They need the right ecosystem to grow into businesses that can positively impact the economy and society. That’s absent
Let me break the myth that a lot of startups is a boon for the economy. They are not. The true potential of entrepreneurship can be attained not by having too many startups but by ensuring that these startups grow into sizeable businesses. And since not all startups are worthy of growth and size there should be welcome casualties too. Therefore, a systemic view of entrepreneurship is needed to understand its impact on the economy.
A basic definition
From government to academic institutions to media, all are overly focused on startups in the name of entrepreneurship. Startups are born out of entrepreneurial desire, but much of entrepreneurship is not startup. A successful startup conceives of an idea and converts it into a tangible product or service, which is accepted by early customers. The journey until this point is different from the one from here into the future. For the society and the economy to benefit from the product or service it is mandatory to scale this venture. Leaving startups to remain without scale is a loss of economic as well as social opportunities, a locking of critical societal resources in eventually-failing startups and diminishing entrepreneurial aspirations.
Broadly speaking, there are three aspects in the system that lead to the sustainable growth of startups. First, the internal factors of the venture that include elements such as founder(s), team, strategy, product or service offered. These are mostly influenced and shaped by the decisions of the founding members. Second, market forces, which basically imply competition, alternative products, and economic environment. While some of these forces may be influenced by internal decisions, many will constantly push to keep adjusting and tweaking the business model. The third aspect is the public policy towards scalable entrepreneurship. The approach of public policy defines the ease of operating business and providing support to startups to convert themselves into growth ventures.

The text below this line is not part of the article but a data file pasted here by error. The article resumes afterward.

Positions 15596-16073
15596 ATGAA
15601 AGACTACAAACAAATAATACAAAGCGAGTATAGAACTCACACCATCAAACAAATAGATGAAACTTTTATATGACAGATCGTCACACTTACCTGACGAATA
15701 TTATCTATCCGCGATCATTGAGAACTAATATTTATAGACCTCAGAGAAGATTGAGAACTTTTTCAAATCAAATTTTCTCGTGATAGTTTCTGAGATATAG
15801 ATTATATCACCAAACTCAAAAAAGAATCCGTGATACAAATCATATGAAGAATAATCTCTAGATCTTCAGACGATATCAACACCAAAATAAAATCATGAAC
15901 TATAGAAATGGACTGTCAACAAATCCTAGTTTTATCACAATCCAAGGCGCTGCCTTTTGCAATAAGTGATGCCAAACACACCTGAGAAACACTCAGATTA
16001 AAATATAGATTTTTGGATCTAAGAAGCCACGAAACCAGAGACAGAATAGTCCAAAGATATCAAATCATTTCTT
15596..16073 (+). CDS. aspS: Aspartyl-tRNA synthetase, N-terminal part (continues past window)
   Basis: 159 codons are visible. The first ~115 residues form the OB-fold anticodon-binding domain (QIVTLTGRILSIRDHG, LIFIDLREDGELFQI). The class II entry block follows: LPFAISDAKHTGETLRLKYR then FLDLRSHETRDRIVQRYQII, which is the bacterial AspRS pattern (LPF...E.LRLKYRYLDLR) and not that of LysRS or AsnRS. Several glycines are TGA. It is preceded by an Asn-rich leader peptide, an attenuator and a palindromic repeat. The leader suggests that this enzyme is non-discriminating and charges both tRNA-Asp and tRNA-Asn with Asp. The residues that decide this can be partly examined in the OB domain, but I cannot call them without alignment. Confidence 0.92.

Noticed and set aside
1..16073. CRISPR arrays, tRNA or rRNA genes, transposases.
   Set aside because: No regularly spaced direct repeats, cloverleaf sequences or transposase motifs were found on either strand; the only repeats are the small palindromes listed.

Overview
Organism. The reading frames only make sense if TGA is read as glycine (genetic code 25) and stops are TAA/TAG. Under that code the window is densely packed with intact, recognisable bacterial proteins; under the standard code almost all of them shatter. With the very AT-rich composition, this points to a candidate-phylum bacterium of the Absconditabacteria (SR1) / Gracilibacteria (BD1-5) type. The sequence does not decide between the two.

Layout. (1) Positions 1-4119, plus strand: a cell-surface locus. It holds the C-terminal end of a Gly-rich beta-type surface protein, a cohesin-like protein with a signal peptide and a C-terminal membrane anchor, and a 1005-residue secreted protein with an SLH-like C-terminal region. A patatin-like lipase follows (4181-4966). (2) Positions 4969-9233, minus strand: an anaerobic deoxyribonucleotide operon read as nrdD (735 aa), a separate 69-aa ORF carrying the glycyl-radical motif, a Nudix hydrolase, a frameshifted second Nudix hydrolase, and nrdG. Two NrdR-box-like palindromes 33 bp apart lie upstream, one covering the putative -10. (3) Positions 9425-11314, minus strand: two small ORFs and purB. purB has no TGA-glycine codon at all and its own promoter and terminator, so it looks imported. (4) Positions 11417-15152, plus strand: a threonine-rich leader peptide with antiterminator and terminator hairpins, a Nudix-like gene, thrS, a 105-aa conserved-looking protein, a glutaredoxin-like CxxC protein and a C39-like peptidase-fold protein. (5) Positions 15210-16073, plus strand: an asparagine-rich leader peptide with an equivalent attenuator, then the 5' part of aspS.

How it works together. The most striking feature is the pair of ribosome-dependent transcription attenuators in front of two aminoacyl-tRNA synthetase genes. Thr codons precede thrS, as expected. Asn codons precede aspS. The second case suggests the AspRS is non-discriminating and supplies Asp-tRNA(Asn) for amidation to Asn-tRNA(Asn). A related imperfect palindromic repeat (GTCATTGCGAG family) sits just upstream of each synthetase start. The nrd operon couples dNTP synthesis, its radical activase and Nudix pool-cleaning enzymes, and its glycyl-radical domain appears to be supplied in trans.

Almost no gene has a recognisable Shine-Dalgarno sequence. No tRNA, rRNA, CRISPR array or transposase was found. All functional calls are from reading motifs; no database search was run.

This article focuses on the policy aspect around scaling up ventures so as to help capture the real value of these ventures for the economy.
Regulations are an obstacle
Our regulations are becoming a constraint for business buds and this is evident in the number of successful startups moving their headquarters to places like Singapore. The absence of a focused and clear policy framework makes public authorities equate these high-growth ventures in the same manner as large organisations. Such an approach makes the lives of business buds difficult, as they operate a lean machine to remain less risky and more efficient. Invariably, they do not have a large resource base to manage regulatory compliances of different departments.
Encouraging policies to help high-growth, high-potential ventures can certainly energise these businesses. A question that pops up frequently is: When will India become a nation producing world leading products? But how are we helping whatever small number of high-quality products our local entrepreneurs have brought to life? Product companies need a supportive ecosystem. Policy incentives that can create an enabling ecosystem will strengthen the global positioning of these ventures.
Paradoxically, we support seeding of businesses but once these businesses are successful, and this is when we would want them to continue growing and generating value for the economy, our policies simply do not seem to help them. Even a small number of successful growth stories can have an astoundingly huge impact in the form of value creation, and can significantly shape the entrepreneurship culture in the country. More power to growing ventures.
The writer is co-founder and director of The Entrepreneurship School, Gurgaon